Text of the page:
Tenacity keeps me going. But a bit of that LUCK you mentioned a few days ago would be helpful.
Will you tell us, Nathan, if you had a previous contact for your agent (like a referral), or did you search out the agent totally on your own? (although being an agent at the time must have helped?)
It seems like everyone's story is a little different when we hear 'how I got an agent', so thought I'd ask — if you have the time & don't mind answering.
Thanks for sharing some of your tips on the process of getting a book agented. Always appreciated.
Remilda Graystone says
Oooh…I definitely had not thought of this, but thank goodness you wrote a post about it because now I know a lot more. I know what to look out for now.
As always, thanks, Nathan!
Loree Huebner says
Great post. I never heard that term before but knew they were out there. Thanks.
This scares me. I think most of us reading the blog know how to steer clear of the many outright scam companies out there, but it's so hard to read between the lines on what's going on at actual, reputable agencies to determine whether an agent offering rep is a spaghetti agent or not. Thanks for the tips, Nathan.
I started researching agents and the publishing process about 6 years ago when I was doing contract work for a publisher and working on a YA novel. I've kept my optimistic "agents to query" lists on file since then (since every year was going to finally be THE year that I was going to start querying). It's interesting how my list has dwindled from an initial 70 – 80 agents down to the current 15 – 20 that I would be really excited to work with. Reading various forums and blogs over a long timespan, as well as meeting agents at conferences, has been really instructive in helping me hone my query list. Now, though, it might be a little TOO well-honed.
(And, by the way, this year really is THE year that I'm going to start querying. I am serious!)
Thanks SO VERY MUCH for this insightful post. The idea of pausing to think about accepting an agent's offer feels so intimidating because an author often goes for SO long without getting to that coveted point of success…the heart becomes desperate to take an opportunity when it comes. But I can see, on a practical level, why it's good to think it through first.
I had a friend who had a "Spaghetti Agent" in Hollywood, but he was soon told this one was unethical. The agent was said to grab up everyone, especially ones with projects that were too similar to ones they were already pushing so another studio wouldn't pick up competition. Don't know if any of it was true, and it seems like there are fewer sharks in the book pub world than in Hollywood, but just thought I'd pass the story along.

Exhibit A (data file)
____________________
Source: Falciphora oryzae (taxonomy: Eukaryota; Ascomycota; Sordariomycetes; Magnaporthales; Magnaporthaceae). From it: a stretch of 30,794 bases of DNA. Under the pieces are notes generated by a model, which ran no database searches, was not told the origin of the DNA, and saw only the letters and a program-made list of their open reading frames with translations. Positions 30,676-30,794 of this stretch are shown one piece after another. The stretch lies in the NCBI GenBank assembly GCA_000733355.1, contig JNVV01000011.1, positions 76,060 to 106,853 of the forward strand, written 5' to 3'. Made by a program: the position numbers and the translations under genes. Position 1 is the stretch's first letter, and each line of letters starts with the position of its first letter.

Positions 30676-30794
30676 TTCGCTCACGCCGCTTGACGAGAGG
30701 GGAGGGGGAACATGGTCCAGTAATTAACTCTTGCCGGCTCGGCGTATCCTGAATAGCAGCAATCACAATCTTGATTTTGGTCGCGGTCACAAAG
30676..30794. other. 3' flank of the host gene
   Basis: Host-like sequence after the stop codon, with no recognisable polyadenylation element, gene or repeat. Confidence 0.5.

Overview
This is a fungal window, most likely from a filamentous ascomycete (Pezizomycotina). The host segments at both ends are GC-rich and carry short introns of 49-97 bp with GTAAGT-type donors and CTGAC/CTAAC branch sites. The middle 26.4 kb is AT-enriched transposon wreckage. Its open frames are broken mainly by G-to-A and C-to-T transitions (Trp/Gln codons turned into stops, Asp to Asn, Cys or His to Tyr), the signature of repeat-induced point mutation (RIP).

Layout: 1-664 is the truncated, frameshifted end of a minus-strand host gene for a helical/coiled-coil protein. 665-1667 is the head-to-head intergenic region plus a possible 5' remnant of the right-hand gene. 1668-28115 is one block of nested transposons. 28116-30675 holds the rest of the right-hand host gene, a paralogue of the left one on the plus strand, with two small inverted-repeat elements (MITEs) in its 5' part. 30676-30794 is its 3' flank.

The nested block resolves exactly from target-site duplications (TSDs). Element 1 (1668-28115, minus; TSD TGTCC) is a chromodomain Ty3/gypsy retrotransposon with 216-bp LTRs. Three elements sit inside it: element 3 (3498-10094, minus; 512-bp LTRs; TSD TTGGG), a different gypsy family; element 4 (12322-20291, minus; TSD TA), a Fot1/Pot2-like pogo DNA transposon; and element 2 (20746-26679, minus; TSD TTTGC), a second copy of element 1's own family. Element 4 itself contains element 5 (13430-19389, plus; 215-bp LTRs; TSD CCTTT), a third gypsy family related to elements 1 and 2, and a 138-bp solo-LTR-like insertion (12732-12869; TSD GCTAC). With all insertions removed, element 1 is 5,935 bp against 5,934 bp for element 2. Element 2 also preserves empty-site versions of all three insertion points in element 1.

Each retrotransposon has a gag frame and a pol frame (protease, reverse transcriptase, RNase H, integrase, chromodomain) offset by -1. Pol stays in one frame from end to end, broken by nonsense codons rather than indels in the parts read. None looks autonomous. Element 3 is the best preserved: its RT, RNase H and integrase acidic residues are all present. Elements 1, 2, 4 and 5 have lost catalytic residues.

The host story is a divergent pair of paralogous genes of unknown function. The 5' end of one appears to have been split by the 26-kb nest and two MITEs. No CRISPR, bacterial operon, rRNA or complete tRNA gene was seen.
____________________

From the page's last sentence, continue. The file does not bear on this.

Paul Greci says
Great post, Nathan!! I thought long and hard about this when I started getting offers of represention.
Matthew MacNish says
This is why I'm giving up after one query if my dream agent doesn't want my story.
Pamala Knight says
Nathan to the rescue! I've been wandering the forum, trying to figure out a way to formulate a question to this very answer, so thank you.
It is tempting to want to leap into the arms of the first agent who will have you (and give them a big kiss on the mouth and ask if they'd like to get a dog with you) but it's also important that you find a good fit. And sometimes it's really hard to get that right. Thanks for the reminder.
Liz Fichera says
Spaghetti agents usually don't have very good reputations among established editors either.
That picture is making me hungry.
Bea Sempere says
Great term "spaghetti agents".
P.H.C. Marchesi says
Thanks for posting and sharing your experience!
Jen J. Danna says
I had an experience with a 'spaghetti agent' last fall and I'm so thankful that I clued in before I signed with him. There were several things that made me suspect that he wasn't exactly as advertised, but one of the things that raised a red flag was his belief that the manuscript was flawless and didn't need a single change. That made me suspicious because it was my first queried manuscript and I was still learning the ropes at the time (still am, really). I turned down his offer and signed with Nicole Resciniti of The Seymour Agency three months later. And when Nicole read the manuscript to help us revise it, she tore it limb from limb (all good and all in the interest of making it better). If it hadn't been clear before that the previous agent was simply looking for a quick and easy submission, it was at that point, in spades. As we're so often told, no agent is better than a bad agent and spaghetti agents fall firmly into the 'bad agent' category, in my opinion.